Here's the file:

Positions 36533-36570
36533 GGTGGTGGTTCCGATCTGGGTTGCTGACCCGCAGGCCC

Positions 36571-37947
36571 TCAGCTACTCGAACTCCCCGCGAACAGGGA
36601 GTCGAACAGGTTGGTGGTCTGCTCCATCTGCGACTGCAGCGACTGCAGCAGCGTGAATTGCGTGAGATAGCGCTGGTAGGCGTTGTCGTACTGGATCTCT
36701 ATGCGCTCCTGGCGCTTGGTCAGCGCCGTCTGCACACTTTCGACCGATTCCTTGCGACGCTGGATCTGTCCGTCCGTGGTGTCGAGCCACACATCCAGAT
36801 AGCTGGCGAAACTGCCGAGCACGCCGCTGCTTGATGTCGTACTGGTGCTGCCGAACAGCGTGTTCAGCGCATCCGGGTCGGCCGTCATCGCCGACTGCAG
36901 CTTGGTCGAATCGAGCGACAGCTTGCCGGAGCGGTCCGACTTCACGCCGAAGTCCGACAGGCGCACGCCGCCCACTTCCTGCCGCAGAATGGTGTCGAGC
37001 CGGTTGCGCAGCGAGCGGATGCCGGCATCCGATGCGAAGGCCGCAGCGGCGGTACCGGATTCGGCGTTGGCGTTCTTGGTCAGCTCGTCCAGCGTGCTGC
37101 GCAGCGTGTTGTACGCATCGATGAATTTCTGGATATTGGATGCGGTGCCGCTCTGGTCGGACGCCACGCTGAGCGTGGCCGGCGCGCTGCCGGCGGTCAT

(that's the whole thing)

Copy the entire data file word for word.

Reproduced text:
Positions 36533-36570
36533 GGTGGTGGTTCCGATCTGGGTTGCTGACCCGCAGGCCC

Positions 36571-37947
36571 TCAGCTACTCGAACTCCCCGCGAACAGGGA
36601 GTCGAACAGGTTGGTGGTCTGCTCCATCTGCGACTGCAGCGACTGCAGCAGCGTGAATTGCGTGAGATAGCGCTGGTAGGCGTTGTCGTACTGGATCTCT
36701 ATGCGCTCCTGGCGCTTGGTCAGCGCCGTCTGCACACTTTCGACCGATTCCTTGCGACGCTGGATCTGTCCGTCCGTGGTGTCGAGCCACACATCCAGAT
36801 AGCTGGCGAAACTGCCGAGCACGCCGCTGCTTGATGTCGTACTGGTGCTGCCGAACAGCGTGTTCAGCGCATCCGGGTCGGCCGTCATCGCCGACTGCAG
36901 CTTGGTCGAATCGAGCGACAGCTTGCCGGAGCGGTCCGACTTCACGCCGAAGTCCGACAGGCGCACGCCGCCCACTTCCTGCCGCAGAATGGTGTCGAGC
37001 CGGTTGCGCAGCGAGCGGATGCCGGCATCCGATGCGAAGGCCGCAGCGGCGGTACCGGATTCGGCGTTGGCGTTCTTGGTCAGCTCGTCCAGCGTGCTGC
37101 GCAGCGTGTTGTACGCATCGATGAATTTCTGGATATTGGATGCGGTGCCGCTCTGGTCGGACGCCACGCTGAGCGTGGCCGGCGCGCTGCCGGCGGTCAT